Thunder Road ⭐⭐⭐⭐

OPINION & WRITING BY TONY FRAME. FEATURED IMAGE COURTESY OF IMDB.

Jim Cummings impressively writes, directs and takes the lead role in his low-key and heart-warming story about a man struggling to cope with the death of his mother whilst facing divorce from his estranged wife and the possibility of losing custody of his daughter.

From the outset it feels like an indie film from the 90s – an era when indie cinema was probably at its strongest with the quality of films that it produced, when films were rich in emotion with well-written characters and stories that sung to the soul.

The opening scene is testament to the aforementioned era with Cummings giving a speech at his mother’s funeral – the shot is long, with no cuts, and slowly zooms into him as he recites memories about his mother and gives a hilarious and cringe-worthy re-enactment of Bruce Springfield’s Thunder Road (cue the title).

The film has some nice moments throughout – particularly in the scenes when Cummings is trying to bond with his daughter early on. His performance as a police officer in a small town, on the brink of having a nervous breakdown, is likeable and enigmatic at times and he doesn’t let his character’s profession bog down the script too much as is sometimes the case in films of a similar nature.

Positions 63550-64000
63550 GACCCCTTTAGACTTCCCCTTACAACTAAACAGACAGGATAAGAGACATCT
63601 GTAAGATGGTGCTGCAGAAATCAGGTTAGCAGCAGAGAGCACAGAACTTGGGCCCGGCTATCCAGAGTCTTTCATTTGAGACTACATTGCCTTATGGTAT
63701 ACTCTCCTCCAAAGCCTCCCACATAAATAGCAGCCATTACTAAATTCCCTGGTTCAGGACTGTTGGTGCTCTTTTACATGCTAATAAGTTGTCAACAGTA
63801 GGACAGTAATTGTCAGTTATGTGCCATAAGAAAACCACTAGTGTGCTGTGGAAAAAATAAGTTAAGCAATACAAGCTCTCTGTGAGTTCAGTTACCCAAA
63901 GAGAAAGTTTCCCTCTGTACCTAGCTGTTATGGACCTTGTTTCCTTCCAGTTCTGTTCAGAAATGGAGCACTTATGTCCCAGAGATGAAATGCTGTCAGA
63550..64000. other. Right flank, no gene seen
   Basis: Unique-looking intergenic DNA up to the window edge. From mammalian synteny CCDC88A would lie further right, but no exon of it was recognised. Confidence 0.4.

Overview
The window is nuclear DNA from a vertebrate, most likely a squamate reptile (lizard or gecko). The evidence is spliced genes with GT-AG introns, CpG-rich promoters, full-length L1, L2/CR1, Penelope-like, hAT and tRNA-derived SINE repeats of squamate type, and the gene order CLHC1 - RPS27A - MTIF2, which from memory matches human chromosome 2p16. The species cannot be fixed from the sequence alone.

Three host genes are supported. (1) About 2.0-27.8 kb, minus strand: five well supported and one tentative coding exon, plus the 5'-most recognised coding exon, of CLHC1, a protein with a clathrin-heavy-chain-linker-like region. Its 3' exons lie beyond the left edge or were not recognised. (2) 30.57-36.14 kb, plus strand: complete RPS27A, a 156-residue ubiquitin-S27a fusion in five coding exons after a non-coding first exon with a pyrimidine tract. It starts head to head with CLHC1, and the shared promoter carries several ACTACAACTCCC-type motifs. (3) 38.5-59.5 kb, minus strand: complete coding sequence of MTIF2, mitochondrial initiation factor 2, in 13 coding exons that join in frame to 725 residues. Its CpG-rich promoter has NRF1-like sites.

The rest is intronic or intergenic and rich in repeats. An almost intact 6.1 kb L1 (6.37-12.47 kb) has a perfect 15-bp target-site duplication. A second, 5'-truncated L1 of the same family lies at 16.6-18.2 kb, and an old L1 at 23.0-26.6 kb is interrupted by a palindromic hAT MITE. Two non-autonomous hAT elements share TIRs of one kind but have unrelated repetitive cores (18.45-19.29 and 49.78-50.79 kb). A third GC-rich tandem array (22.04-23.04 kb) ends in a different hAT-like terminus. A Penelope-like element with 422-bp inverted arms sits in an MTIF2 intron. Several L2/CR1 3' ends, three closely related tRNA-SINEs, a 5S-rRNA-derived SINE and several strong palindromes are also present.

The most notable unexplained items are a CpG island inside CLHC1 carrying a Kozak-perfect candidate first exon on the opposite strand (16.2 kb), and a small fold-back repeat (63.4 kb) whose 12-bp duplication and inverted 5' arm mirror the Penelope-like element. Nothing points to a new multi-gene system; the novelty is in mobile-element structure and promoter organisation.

The supporting actors are well cast and the world they live in and their relationships to one another feel genuine and real and help add to some of the character arcs within the story. The latter part of the film has a few surprises and the running time of 92 minutes is spot on; the film never drags scenes on for too long and moves at a steady pace.

Whilst it’s not the start of Jim Cummings’ career, Thunder Road will certainly elevate his worth as a film-maker (and an actor) and I look forward to seeing more of his work in the future.

Thunder Road is currently on Netflix in the UK and is available on other VOD services.

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